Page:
Grace Huntley: Real Life of a Galway Girl

There’s No Place Like Home
January 24, 2009, 8:53 pm
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 One of the greatest things about going someplace new, is that it introduces a whole new set of “firsts.” After three years at Cornell and 14 years in my home town of Blairstown, I had almost exhausted all of the possible novelties. First time at Grassroots? Check. Barbecuing peaches and vanilla ice cream on a warm summer night? You betcha. Board game night where we simultaneously watched Clue the movie while guessing Professor Plum in the Dining Hall with the wrench? Oh yea.

There’s nothing like the feeling of doing something for the first time. Not to mention the bonding that goes on when everyone involved has no idea what they’re doing. There’s something intensely intimate about the blind following the blind. Mutual ignorance and a little tang of fear to spice things up covered with a bravado frosting. Recipe for instant friendship.

Travelling to another country is a little like going back to kindergarten. Or maybe it’s more like that dream where you’re in class and the teacher tells you you have a presentation that’s worth 80% of your grade and you realized you’ve got nothing. I spend about 90% of my time feeling stupid and the other 10% talking to my friends here about our shared incompetence. Still, not feeling in control is a little like constantly being under the influence. Everything is a little blurred. The colors are brighter and more vivid, and in the morning you either don’t remember or you pretend that you don’t remember. Also, you continuously have an excuse for bad life choices.

The friendships you make during your time abroad are the relationships forged between survivors. You cling to any aspect of the familiar. You get each other through foreign experiences by reminiscing about NY style pizza and online class enrollment and normal looking toilets. For that time at least, these people because your replacement family, your American-accented lifesaver during the semesters storm.

One of the most exciting first times is the first time you call your new apartment home. There’s a couple steps to this process. The first step is acknowledging your new place is nothing like the place you’ve left behind. Admitting that there is a problem. The next step is working to make your new apartment feel more like home. Perhaps some dirty dishes in the sink, the faint smell of burning from attempts to cook grilled cheese with a new stove, a vase of wilted flowers on the kitchen tables are all musts. The comes the fist time you acknowledge the apartment as home to yourself. For me it happened after a long night out at the pubs. Walking into our apartment (each one of which in the complex has an identical modern art picture on the wall) was the most glorious feeling in the world). Finally comes the marriage moment, when you make a committment to acknowledge this new place as home in a public way. I chose the new age very public medium of facebook. This ended in some confusion after I posted, “Grace is so glad to be home,” and several of my friends from Jersey promptly asked me to hang out. Its a big step when you start to feel as if you’re not a stranger in your apartment anymore. Its the first part of the long process where the country you’re in begins not to feel foreign anymore.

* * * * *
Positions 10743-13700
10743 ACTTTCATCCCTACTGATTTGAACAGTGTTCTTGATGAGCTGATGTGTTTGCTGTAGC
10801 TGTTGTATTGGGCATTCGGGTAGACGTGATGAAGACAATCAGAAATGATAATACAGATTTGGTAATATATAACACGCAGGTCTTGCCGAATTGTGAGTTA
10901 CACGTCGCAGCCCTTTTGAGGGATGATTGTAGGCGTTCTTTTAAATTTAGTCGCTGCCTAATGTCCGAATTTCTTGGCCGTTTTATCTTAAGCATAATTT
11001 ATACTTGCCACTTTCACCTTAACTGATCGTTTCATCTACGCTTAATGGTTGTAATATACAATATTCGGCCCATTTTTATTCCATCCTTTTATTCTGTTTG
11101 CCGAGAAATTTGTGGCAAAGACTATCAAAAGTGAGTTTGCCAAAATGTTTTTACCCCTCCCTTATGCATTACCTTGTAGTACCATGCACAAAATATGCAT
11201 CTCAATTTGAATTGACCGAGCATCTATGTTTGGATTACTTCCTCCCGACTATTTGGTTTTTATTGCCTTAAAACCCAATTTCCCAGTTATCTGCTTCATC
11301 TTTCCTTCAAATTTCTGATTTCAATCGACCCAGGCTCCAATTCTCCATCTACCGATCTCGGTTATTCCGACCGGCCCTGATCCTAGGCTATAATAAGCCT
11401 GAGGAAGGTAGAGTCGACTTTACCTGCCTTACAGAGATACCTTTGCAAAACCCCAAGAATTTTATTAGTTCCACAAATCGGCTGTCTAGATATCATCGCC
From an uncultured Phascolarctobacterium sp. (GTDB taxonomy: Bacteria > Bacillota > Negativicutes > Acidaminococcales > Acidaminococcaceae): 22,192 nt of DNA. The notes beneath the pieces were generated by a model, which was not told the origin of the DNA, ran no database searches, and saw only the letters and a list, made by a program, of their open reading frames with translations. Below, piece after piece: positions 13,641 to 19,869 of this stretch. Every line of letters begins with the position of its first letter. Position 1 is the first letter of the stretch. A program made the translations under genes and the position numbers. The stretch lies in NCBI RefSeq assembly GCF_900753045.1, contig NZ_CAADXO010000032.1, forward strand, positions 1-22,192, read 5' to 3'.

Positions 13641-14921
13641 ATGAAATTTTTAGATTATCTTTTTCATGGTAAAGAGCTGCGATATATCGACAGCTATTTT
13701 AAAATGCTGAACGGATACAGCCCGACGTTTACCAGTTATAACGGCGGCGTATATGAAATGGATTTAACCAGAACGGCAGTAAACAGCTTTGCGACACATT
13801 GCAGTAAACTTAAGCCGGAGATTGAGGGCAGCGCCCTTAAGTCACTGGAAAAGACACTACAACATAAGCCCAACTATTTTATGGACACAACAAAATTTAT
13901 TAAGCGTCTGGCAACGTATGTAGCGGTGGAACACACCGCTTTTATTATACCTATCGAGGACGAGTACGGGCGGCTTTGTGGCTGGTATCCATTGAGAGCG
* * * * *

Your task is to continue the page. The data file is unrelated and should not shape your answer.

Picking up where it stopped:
I wake up every morning knowing that at least one thing that day will be different. Things hit me in waves. The km/liter for gas. The metric system on the measuring cups. The switches to turn on the power outlets. The joules instead of calories on the nutrition facts. The way that when you’re walking at someone on the sidewalk they swerve to the left instead of the right (Why are we the only people who drive on the right side of the road btw?). All the firsts lead me to my apartment door at night exhausted, as if I’d spent the day trying to translate French into modern dance. However, there’s something inexplicably sweet about each first time…and whether its a good or bad experience, it’s something that indelibly branded into your experience.

Oftentimes everything here does feel surreal, as if I’ve stepped into a parallel reality where nothing quite what I’m used to. Hopefully though I’ll steer clear of falling houses and flying monkeys and with any luck, I won’t be clicking my heels together anytime soon.

Be Care What You Wish For
January 18, 2009, 4:38 am
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The first time I went to Ireland was during the Spring break of 2008. My friend and I had bought our tickets one particularly lazy day in Ithaca. At the time, I was spending my second summer in Collegetown, helping to run a community service program for Ithacan adolescents.